Jurkat T cells and expanded primary T cells were treated for 16 h prior to the start of experiments involving transferrin-binding inhibition. Treatment was continued during the experiments. First, cells were transferred into reduced-serum medium (Jurkat: 2% FCS, primary T cells: 5% FCS) to lower the amount of available iron-loaded transferrin. Additionally, in order to block the transferrin receptor (TfR, CD71) and inhibit binding of iron-loaded transferrin, cells were treated with 10 μg/ml anti-TfR (clone M-A712).
Transferrin uptake assay
Jurkat T cells were collected and re-suspended in serum-free RPMI containing 30 μg/ml transferrin-Alexa647 (Jackson ImmunoResearch, #009–600-050) and supplemented (activated) or not (resting) with 1.5 μg/ml anti-CD3ε (OKT-3) + 1 μg/ml anti-CD28 (CD28.2). Cells were then incubated for 0 min or 30 min at 37 °C, cooled down on ice and washed twice with cold FACS buffer (PBS + 2% FCS) to remove unbound transferrin-Alexa647. Subsequently, fluorescence of at least 1 × 104 cells per sample was analysed at a LSR II flow cytometer (BD Biosciences). Samples were kept on ice at all times before measuring. SYTOX Blue (0.1 μM; Invitrogen, #S11348) was added directly before measuring for identification of dead cells. The ratio of MedianFI of activated/resting cells was calculated for 0 min and 30 min timepoints.
To assess efficacy of anti-TfR treatment, Jurkat and primary T cells were treated or not with 10 μg/ml anti-TfR (M-A712) and activated for 20 h on plate-bound anti-CD3ε (OKT-3) and anti-CD28 (CD28.2). Transferrin-Alexa647 (30 μg/ml) was added for the last 90 min of incubation. Subsequently, activated cells were re-suspended, washed twice with PBS and at least 1 × 104 cells per sample were analysed using a LSR II flow cytometer (BD Biosciences).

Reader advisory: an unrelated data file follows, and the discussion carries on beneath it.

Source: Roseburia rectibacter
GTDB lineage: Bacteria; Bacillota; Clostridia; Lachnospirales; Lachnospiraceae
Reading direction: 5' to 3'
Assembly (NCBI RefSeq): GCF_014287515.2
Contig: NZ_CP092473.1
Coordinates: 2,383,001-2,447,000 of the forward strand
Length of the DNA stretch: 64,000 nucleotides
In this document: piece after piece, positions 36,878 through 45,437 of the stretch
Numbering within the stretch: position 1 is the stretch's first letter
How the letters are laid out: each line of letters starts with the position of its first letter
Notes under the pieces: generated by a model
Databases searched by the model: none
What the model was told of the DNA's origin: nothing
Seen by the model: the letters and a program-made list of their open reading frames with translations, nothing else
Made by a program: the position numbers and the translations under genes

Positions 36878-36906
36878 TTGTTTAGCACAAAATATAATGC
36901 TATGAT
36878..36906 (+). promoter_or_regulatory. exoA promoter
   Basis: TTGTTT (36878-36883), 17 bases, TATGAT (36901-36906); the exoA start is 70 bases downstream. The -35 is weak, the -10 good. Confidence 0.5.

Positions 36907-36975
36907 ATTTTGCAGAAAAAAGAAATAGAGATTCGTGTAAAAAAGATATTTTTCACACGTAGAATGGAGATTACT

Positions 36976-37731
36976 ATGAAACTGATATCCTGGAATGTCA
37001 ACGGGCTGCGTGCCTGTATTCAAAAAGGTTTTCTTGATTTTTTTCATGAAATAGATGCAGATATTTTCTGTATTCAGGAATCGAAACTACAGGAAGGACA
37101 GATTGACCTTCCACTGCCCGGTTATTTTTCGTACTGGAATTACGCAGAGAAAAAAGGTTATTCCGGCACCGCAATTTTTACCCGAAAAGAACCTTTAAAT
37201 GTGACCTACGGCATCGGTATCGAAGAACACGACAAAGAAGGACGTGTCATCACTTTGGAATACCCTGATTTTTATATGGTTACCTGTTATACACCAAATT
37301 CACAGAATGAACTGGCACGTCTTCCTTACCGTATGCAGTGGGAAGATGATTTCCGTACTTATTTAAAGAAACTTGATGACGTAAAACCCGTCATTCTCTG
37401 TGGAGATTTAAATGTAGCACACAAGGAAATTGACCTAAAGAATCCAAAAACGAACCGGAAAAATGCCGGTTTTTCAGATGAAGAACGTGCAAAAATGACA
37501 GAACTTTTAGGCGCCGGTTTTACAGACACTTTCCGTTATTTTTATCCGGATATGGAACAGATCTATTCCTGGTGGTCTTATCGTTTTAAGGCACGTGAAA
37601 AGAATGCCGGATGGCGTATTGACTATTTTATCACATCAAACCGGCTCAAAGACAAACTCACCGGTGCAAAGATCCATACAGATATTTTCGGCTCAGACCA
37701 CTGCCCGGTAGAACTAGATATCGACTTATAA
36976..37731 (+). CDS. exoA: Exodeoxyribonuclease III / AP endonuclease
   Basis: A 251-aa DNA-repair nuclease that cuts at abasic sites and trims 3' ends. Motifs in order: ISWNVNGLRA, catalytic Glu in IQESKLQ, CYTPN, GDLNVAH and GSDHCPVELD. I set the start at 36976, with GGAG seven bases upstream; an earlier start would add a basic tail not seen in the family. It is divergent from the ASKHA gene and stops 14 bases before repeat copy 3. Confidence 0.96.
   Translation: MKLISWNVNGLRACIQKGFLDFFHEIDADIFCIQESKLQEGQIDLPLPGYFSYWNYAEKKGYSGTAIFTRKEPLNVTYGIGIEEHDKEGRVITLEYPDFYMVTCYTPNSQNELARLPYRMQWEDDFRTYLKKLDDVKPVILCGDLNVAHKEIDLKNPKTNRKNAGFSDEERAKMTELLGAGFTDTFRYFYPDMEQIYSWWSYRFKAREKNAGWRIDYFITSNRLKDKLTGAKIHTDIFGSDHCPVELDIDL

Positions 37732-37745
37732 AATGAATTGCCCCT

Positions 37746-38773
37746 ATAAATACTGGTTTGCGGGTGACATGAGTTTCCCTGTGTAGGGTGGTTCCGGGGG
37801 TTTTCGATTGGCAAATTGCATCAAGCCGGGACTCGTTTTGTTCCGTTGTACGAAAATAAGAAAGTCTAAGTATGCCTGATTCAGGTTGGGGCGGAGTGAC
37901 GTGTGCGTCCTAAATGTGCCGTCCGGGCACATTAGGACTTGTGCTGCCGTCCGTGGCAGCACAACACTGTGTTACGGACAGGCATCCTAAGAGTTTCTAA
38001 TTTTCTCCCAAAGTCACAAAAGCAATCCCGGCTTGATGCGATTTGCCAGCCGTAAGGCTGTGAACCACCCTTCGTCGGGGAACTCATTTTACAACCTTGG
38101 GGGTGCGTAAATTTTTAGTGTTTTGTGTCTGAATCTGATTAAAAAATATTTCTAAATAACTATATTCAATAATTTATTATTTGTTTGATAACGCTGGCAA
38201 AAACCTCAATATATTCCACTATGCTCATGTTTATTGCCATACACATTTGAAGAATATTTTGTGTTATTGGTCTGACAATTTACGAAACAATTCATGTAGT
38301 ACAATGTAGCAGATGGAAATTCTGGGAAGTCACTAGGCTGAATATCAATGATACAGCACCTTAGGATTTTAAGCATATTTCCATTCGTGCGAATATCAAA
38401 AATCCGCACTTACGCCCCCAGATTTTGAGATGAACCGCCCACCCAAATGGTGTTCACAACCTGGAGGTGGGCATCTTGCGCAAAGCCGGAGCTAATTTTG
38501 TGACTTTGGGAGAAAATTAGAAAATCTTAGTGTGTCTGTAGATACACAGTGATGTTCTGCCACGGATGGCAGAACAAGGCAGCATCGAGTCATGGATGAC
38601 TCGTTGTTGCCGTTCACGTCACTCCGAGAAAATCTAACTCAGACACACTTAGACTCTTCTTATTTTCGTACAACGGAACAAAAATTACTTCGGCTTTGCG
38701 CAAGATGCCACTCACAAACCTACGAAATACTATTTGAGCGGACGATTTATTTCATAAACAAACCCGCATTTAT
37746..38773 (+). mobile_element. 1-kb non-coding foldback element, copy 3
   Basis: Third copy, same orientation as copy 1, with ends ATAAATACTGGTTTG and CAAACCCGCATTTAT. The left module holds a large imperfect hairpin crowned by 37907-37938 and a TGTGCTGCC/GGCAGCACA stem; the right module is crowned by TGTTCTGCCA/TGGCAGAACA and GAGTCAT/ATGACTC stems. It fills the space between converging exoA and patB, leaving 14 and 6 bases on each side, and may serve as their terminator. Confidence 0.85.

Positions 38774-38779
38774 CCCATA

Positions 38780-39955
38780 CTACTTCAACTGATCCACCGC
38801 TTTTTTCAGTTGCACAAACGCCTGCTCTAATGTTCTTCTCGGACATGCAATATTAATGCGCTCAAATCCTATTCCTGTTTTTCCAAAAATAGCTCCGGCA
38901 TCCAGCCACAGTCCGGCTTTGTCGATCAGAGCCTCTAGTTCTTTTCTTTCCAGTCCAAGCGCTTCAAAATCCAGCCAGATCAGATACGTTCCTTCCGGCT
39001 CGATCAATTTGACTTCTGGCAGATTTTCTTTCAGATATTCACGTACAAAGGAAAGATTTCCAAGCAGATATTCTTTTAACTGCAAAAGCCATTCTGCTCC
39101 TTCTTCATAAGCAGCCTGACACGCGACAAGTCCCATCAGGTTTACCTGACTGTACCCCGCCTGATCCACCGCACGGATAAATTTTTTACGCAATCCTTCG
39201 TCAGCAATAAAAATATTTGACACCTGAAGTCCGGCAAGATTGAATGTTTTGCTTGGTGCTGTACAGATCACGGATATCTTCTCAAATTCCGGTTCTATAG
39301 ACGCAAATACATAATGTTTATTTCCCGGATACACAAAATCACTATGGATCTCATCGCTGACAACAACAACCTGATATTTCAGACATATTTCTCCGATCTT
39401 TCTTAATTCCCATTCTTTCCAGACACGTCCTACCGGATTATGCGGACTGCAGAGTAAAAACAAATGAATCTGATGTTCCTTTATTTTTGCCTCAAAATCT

Jurkat T cells were cultured overnight in RPMI + 2% FCS supplemented or not with 10 μg/ml anti-TfR (M-A712). Next, Jurkat T cells were collected and re-suspended to 1.5 × 106 cells per sample (200 μl) using the corresponding supernatant (ctrl versus anti-TfR). Similarly, primary T cells were pre-treated (RPMI + 5% FCS ± anti-TfR), collected and re-suspended to 4 × 106 cells per sample (200 μl). Activating antibodies (Jurkat: 1.5 μg/ml anti-CD3ε (OKT-3) + 1 μg/ml anti-CD28 (CD28.2); primary T cells: 5ug/ml anti CD3ε (OKT-3) + 5 μg/ml anti-CD28 (CD28.2)) were added to the samples on ice. For activation, samples were incubated at 37 °C in a thermomixer with shaking (300 rpm) for the indicated times. Subsequently, pre-heated 5 × sample buffer (225 mM Tris–HCl pH 6.8, 5% SDS, 50% glycerol, 0.05% bromophenol blue, 4% β-ME) was added (50 μl) to lyse the cells for 10 min at 95 °C. Samples were frozen and thawed once. SDS-PAGE was followed by blotting using the Trans-Blot® Turbo™ Transfer System (BioRad) with 1A/25 V for 30 min onto Nitrocellulose Blotting Membranes (Amersham Protran 0.45 μm, GE Healthcare, #GE10600002). After washing with PBS-T (PBS + 0.02% Tween20), membranes were blocked for 1 h with ROTI-Block solution (Carl Roth, #A151.2). Depending on the target proteins, membranes were cut and subsequently incubated with primary antibody diluted in PBS with 0.05% Tween20 and 3% BSA overnight at 4 °C. Next, membranes were washed 3 times with PBS-T and then incubated for 1 h at RT with the corresponding secondary HRP-conjugated antibody diluted in PBS-T with 5% milk powder. Finally, membrane (-parts) were washed 3 times with PBS-T and then developed using Clarity Western ECL Substrate (Bio-Rad, #1,705,060) or SuperSignal West Femto Substrate (Thermo Scientific, #34,096). Band intensities were quantified relative to the brightest band on the blot and normalised to corresponding beta actin band intensity. Raw images of all used developed membranes are shown in Additional file 2, uncropped blots.